San Felipe sunrise

Jeff and Ace setting up camp at Pete's Camp

It’s hard to get early starts this time of year, when the sun rises after 7 a.m., and nobody was hardcore about early starts, but when camping, you get up with the sun, and on travel days, we usually got on the road by mid-morning at the latest.

I understand that the road south of San Felipe was paved only recently. We experienced the best of roads and the worst of roads, due to washouts caused by last winter’s hurricane and torrential rains.

Beautiful road skirting the Sea of Cortez

Many washed out bridges, where we had to divert into the wash
Winds were pretty much a constant factor for our entire trip, and Jeff and Wendy recalled camping at Papa Fernandez, at Gonzaga Bay, where high dunes provided some wind break, so we camped there our second night.

Cold and windy but beautiful scenery

Sunrise at Gonzaga Bay

Past Gonzaga Bay, the pavement mostly ended as we continued south. There’s grading work being done to extend the highway, but I understand that it’s progressing slowly, and I’m sure the hurricane damage slowed things further. Personally, I was glad when the pavement ended. Our route took us past Coco’s Corner of Baja 1000 fame, and we stopped in for a beer and signed Coco’s register. The building interior is decorated with off-road stickers, and I gave Coco a Land Rover 75th Anniversary patch. As we left, he was affixing it to cardboard to go on the wall. It was nice to take a break from the dusty, windy trail and chat with other adventurers.

Group shot at Coco's Corner

With the howling wind and slow going on the trails, we decided to head into Guerro Negro, where the experienced members of our group knew of a nice motel/RV park. The 2 couples got motel rooms while Ace got an RV spot and stayed in his trailer. We all enjoyed a warm, non-windy dinner together in the motel restaurant. The rooms were cheap, clean, and nice. Showers were great (at least the other members of the group were glad that I took a shower)! Our room didn’t have any heat, so I brought our Little Buddy heater in to break the chill getting ready for bed and in the morning.
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After the motel stay, we continued south and east, crossing from the Pacific side of Baja to Bahía Concepción on the Sea of Cortez side. It was gradual, but it struck me today that we were in authentic Baja - not touristy stuff. The little towns had that authentic feel. We stopped at old mission town of San Ignacio. We arrived on a Sunday morning, and it was interesting to see the church packed.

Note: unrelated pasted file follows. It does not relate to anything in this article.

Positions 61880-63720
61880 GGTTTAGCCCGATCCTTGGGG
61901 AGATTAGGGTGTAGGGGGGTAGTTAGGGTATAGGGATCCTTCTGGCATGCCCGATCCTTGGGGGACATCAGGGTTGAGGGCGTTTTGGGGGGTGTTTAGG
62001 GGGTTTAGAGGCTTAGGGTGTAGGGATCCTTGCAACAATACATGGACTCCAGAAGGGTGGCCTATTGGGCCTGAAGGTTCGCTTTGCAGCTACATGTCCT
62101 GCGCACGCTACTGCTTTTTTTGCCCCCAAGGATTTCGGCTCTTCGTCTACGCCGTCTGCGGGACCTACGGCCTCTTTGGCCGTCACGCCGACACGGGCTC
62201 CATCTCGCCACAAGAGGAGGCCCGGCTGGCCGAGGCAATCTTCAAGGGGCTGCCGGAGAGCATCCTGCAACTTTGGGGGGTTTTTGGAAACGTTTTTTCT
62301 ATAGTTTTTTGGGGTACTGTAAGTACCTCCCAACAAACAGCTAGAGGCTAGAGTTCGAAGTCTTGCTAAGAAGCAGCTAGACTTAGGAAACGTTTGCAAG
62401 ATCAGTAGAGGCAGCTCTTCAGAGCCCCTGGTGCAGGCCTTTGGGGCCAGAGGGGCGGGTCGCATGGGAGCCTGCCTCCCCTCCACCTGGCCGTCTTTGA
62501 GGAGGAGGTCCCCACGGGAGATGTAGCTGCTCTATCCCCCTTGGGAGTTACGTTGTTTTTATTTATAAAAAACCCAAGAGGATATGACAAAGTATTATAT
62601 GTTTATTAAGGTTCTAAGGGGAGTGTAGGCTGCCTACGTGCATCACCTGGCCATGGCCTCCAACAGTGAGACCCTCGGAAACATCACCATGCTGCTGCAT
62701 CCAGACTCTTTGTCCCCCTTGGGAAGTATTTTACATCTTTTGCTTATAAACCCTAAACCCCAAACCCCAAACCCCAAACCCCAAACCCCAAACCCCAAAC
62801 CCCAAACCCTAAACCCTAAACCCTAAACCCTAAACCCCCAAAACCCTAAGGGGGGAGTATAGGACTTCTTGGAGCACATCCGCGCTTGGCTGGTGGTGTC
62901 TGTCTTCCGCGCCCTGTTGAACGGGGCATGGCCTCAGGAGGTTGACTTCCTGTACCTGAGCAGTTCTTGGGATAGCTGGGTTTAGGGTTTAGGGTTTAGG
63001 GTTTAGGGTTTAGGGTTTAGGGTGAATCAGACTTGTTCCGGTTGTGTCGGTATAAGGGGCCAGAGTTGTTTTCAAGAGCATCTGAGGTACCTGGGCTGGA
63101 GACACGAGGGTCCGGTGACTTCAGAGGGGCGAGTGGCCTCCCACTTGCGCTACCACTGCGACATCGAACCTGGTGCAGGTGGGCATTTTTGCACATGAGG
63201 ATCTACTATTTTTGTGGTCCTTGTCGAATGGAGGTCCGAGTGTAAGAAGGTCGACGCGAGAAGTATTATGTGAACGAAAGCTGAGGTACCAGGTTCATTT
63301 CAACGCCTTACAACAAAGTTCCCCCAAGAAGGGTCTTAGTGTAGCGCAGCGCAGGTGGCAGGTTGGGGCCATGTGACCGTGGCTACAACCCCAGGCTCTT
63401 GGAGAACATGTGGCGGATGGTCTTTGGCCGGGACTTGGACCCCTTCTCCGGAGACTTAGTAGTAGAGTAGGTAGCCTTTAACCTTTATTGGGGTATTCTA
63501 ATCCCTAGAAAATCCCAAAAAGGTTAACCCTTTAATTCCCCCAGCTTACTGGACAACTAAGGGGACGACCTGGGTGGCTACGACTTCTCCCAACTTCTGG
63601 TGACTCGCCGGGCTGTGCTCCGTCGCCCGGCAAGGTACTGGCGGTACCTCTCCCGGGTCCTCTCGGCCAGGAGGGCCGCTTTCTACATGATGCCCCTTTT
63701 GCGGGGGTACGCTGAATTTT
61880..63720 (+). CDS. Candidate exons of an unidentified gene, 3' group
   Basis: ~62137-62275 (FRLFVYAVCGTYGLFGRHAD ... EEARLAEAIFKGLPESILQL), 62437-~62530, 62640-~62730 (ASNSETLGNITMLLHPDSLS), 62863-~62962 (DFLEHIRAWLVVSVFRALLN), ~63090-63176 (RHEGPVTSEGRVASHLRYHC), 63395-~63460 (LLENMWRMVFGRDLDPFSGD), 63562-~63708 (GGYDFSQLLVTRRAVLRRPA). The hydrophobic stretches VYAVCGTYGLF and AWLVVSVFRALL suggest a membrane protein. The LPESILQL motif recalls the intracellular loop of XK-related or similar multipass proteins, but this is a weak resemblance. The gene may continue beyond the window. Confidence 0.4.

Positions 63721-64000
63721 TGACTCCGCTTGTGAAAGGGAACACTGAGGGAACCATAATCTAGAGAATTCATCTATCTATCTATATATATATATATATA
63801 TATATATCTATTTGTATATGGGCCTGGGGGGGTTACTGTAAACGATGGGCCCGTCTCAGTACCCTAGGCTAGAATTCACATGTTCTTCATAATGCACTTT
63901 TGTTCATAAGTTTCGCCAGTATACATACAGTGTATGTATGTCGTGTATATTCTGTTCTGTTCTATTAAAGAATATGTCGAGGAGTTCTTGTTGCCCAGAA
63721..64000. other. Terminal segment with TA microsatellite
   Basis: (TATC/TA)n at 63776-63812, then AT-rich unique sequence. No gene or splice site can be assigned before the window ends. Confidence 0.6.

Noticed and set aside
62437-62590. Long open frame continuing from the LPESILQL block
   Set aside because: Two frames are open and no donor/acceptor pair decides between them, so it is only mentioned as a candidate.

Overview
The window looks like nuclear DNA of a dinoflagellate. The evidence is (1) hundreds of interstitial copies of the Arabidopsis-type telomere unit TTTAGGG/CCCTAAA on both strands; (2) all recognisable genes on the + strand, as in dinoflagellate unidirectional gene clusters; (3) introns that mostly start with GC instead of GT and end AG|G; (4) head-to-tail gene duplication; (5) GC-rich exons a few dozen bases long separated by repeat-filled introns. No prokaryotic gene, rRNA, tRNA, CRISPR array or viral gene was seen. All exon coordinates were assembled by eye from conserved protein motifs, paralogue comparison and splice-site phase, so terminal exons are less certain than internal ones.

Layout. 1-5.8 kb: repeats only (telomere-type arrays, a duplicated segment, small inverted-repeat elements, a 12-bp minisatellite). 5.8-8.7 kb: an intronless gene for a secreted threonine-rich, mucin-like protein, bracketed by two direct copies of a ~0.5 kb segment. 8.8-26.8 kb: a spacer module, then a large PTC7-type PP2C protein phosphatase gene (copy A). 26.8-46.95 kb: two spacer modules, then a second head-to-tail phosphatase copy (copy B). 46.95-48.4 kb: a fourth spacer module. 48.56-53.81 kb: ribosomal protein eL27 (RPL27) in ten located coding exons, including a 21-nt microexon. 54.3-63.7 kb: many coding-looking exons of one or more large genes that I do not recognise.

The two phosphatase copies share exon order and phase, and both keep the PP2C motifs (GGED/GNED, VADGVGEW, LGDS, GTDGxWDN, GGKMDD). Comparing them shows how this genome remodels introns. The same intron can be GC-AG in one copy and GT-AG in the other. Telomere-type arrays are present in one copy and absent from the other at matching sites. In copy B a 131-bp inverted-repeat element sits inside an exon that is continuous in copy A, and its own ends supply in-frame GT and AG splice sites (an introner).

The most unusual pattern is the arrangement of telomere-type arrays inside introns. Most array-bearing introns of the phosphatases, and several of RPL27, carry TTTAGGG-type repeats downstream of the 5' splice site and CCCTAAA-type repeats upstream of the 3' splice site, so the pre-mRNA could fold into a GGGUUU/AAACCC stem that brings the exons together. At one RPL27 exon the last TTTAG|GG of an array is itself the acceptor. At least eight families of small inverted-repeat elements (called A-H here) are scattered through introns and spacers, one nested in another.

The town square opens to the Mission

Church is letting out - note the bell rope

Hewn rock paver steps

Beautiful interior--it seemed there was a christening, and family and friends were taking pictures with the baby

Continuing to the Sea of Cortez, we next stopped at Santa Rosalio, which was established as a mining town by a French owned company. The French influence is evident with a church designed by Gustave Eiffel (of Eiffel Tower fame) and a good French bakery.

The Santa Rosalia church was built in 1895

The Eiffel church was built as a prefab in France and transported to Santa Rosalio

French bakery with a cool old VW bug

After that, it was a pretty drive along the sea to our campsite - a beautiful location where Ace had stayed previously on Bahía Concepción. The group planned to stay here for a number of days.

The winds stayed strong, but we set up camp to minimize the effect and enjoyed the beauty of the bay. And we enjoyed crystal clear nights with a fabulous star displays! There’s no “light pollution” on Bahía Concepción.

Not a bad place to spend a few days--or weeks

The year 2018 gave one last nice day. The winds died and the day warmed up! The entire group paddled to a nearby restaurant/bar for lunch. Then we rowed around Requeson Island and back to camp.

Jeff and Wendy in the foreground, Ace leading the way to lunch

Laurie exploring the mangroves on Requeson Island

We celebrated New Year’s Eve with a roaring campfire (thanks to Jeff for kayaking to the island to scavenge wood), champagne, and Chinese lanterns. It was a great evening with new friends. Feliz Años!
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The Trip Part II: Solo Travels North